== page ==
#CES2016 Wrap-up: it’s all about connectivity

Last week, the FBIC Global Retail & Technology team attended the Consumer Electronics Show (CES 2016) in Las Vegas, Nevada. The annual show has become a technology and cultural phenomenon, growing every year and attracting capacity crowds and extensive media. This year, the emphasis was on applications and connectivity—nearly every product demonstrated was able to connect to the Internet of Things (IoT) in some way.

Here we recap some of the exciting things we saw and heard:

The Smart Home: A new Samsung refrigerator has a built-in camera in the inside door, so people can use their smartphone to see inside when they are out shopping and check whether they are running low on eggs or milk. The Samsung refrigerator works with popular apps such as Pandora as well as with a new app called Sticki, which promises to sync the whole family’s schedule into a shared calendar. Fridge owners can also use the MasterCard grocery application to purchase food and ingredients, and Samsung plans to add compatibility with Instacart, which would allow users in certain cities to have their groceries delivered directly from Whole Foods.

Other smart home products we saw included an air purifier that cleans the air before the user’s eyes, vacuum cleaners that take smart, instruction-based cleaning to new levels and washing machines that allow users to monitor the progress of their laundry from their phone and receive an alert when the wash cycle ends.

Virtual Realvirutal realityity: Virtual reality products are expected to be a huge growth area, reaching sales of 1.2 million units in 2016. Many companies demonstrated virtual reality headsets at CES this year, and Qualcomm gave both virtual and augmented reality demonstrations. There were long lines for an Oculus Rift demo, and the new $600 headset is reportedly already sold out.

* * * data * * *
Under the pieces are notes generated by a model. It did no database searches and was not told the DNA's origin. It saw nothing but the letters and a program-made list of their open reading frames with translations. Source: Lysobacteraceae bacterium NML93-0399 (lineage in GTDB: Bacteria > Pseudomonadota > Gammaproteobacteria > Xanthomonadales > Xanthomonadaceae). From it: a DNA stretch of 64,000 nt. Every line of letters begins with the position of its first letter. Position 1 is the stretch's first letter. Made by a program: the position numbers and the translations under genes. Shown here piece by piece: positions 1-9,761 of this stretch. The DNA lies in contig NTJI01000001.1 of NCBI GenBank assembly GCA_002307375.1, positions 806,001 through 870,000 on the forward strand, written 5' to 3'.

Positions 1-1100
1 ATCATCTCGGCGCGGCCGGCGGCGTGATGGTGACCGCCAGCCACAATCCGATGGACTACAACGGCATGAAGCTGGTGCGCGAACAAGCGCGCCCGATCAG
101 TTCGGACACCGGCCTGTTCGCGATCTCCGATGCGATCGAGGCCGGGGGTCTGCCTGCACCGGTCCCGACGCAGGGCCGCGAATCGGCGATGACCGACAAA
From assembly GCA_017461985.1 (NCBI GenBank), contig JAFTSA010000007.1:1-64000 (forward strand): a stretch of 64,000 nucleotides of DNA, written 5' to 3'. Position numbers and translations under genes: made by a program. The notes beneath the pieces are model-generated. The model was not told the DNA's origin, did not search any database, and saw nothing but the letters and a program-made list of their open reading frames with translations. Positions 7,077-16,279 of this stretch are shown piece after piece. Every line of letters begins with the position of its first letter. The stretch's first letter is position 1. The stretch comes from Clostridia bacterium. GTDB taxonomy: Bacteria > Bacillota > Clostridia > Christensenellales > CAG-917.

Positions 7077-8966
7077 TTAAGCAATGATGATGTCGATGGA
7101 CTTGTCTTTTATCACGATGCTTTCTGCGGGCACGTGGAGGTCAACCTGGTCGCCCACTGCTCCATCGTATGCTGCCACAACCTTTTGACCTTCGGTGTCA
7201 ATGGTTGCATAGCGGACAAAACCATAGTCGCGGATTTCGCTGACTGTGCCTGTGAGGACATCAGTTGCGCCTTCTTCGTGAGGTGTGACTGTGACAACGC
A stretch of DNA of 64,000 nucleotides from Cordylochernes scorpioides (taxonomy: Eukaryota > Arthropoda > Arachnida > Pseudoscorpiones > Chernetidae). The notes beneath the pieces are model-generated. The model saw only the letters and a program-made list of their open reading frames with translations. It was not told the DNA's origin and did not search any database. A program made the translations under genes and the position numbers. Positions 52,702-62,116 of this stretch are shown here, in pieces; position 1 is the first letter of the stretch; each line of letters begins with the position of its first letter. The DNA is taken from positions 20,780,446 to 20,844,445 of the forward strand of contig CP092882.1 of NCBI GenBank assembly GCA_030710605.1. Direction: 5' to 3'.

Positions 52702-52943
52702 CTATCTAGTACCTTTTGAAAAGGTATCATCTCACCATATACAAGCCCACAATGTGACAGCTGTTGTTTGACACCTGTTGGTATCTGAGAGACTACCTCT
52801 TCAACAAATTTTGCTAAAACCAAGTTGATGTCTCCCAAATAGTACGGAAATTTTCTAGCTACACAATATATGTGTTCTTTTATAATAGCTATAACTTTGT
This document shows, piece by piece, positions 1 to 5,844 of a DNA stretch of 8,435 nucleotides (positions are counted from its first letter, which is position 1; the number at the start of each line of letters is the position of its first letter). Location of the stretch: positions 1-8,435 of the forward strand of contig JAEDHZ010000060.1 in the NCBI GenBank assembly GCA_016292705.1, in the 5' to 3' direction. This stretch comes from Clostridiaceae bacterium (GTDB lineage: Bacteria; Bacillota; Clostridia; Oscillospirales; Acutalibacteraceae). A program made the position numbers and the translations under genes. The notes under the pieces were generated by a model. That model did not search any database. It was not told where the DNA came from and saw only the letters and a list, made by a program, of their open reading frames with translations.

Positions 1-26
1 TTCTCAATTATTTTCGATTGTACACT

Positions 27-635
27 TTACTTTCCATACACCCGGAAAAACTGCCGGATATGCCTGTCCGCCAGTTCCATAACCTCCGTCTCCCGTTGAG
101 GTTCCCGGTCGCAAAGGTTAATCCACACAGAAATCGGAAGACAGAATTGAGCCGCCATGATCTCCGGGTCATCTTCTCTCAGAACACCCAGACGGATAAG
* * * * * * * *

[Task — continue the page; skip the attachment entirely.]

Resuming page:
The Smart Phone: This is the device that is enabling all this connectivity. The smartphone is driving global consumer technology spending, and emerging economies are fueling the growth. Google and Lenovo announced that they are partnering to build an Android-powered, sub-$500 smartphone that will be driven by Google’s Project Tango technology.
The basic idea behind the project is to give smartphones and tablets a set of “eyes” that can perceive depth, just like humans can. Some industry observers think that the Project Tango app announcement was the hottest made by any company at CES 2016.

Wearables: This category saw $5 billion in sales last year and it will grow again this year, especially in the health and fitness segment. Fitness wearables’ functionality has quickly expanded beyond just tracking footsteps, calories burned and heart rate. For example, the VERT athletic wearable measures and tracks how high an athlete jumps, while the Sleepion uses sound, scent and light to help people sleep.

Fitbit unveiled a new smartwatch, the Fitbit Blaze and we even saw a smart fitness bra, the OMbra, which records the distance a wearer runs, along with breathing rate and heart rate.

Autonomous Vehicles:
Companies such as Nvidia are working on artificial intelligence that will help a driverless car decide how to handle the millions of situations it might encounter. The company unveiled a lunchbox-sized automotive supercomputer with the processing power of 150 MacBook laptops and said that Volvo will be the first automaker to work with the computer. Nvidia said the computer will be able to see images, read street signs, spot pedestrians and process information better than humans can.


Click through for the full report highlighting everything we saw and heard at CES 2016!